Talons Philosophy

An Open Online Highschool Philosophy Course

By

The intention behind an action

 

Personal definitions:

UTILITARIANISM:

  • Focuses on the byproduct and how it is beneficial for a majority.
  • Right and wrong can only be determined by the result and it’s impact on everything.

CATEGORICAL IMPERATIVE:

  • Follows this rule: Good is always good and Bad is always bad.
  • Outcomes cannot be determined to change this rule.
  • One’s actions have more priorities over the outcomes.

In my own morality, I would lean more towards Kant’s Categorical Imperative philosophy, as I believe this preserves the principles concerning the distinction between right or wrong in our society. I agree with Kant’s belief that doing the right thing is something a person should do no matter what the circumstances, so that we actually have an identification of right and wrong actions and we will be able to categorize them accordingly. The intention of one matters more than the actual outcomes. Say that John was very hungry one day at school and he forgot to bring his wallet, so he decided to steal food from the cafeteria when the cashier was busy. However, he doesn’t end up stealing because a teacher was standing right in front of him. In this example, he acted ethically. Even though he didn’t end up stealing, his intention was not morally right. If the teacher wasn’t there, he would have stolen the food. The obstacle he faced didn’t change his real intention, but it just prevented him from achieving it. So basically, in my morality, I believe the intention behind an action is the measure of whether an action is good or bad no matter if the outcome that is wanted happens or not.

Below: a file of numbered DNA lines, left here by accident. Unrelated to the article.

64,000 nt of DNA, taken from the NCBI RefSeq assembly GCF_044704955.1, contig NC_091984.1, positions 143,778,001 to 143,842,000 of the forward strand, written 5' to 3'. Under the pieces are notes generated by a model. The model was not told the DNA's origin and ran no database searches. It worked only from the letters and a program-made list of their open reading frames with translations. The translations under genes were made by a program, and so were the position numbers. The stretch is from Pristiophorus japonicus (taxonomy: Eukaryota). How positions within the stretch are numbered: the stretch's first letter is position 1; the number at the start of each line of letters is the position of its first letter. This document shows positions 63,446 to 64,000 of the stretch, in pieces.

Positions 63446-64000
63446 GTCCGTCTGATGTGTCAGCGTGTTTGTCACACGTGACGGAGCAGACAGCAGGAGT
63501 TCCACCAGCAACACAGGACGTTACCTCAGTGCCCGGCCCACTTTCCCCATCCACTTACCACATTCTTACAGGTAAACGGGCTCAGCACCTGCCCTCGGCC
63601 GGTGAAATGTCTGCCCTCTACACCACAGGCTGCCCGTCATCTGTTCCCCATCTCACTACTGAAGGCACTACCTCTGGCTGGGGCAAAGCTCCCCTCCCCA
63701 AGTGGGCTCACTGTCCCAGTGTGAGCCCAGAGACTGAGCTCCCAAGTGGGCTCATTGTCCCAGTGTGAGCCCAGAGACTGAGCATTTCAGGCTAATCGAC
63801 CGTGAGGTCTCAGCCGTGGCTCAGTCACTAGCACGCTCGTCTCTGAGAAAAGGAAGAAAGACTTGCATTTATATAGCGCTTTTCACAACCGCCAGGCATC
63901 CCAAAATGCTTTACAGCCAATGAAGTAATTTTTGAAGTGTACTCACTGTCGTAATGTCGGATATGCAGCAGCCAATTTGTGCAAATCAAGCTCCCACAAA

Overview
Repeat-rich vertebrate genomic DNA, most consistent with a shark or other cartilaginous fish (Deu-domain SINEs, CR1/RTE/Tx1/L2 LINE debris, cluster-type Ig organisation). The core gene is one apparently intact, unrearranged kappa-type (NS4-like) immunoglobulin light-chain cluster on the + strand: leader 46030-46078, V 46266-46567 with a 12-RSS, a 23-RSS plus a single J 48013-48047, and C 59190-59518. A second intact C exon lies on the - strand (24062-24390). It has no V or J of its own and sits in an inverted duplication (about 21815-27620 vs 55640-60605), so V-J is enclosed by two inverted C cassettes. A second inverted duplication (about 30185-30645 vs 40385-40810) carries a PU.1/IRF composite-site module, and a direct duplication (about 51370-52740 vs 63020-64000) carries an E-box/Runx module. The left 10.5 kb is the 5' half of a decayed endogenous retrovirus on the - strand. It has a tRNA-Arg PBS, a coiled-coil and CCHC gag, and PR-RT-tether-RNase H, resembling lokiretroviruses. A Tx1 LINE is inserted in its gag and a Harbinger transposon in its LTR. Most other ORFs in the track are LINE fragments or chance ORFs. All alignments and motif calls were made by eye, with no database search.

Even though I believe there are some good principles in categorical imperative philosophy, I think I make some exceptions in my own morality. For example, say that a guy who’s in a hurry to go to office, looses his compass pass and doesn’t realize it until he gets on the bus and he forgot his wallet at home. From Kant’s perspective, the driver should ask him to pay for his ticket or leave the bus. But in a Utilitarian view, the bus driver has the options to let him stay on the bus, as an act of kindness. However, although this is a good action for this man, in categorical imperative philosophy this would be unfair because it would be an excuse for everyone to stop paying for their ticket, which could lead to a serious problem. In my view, I believe that sometimes exceptions can be made and that situations like this should be allowed as an outcome o understanding from others.

 

 

 

Leave a Reply

Your email address will not be published. Required fields are marked *

css.php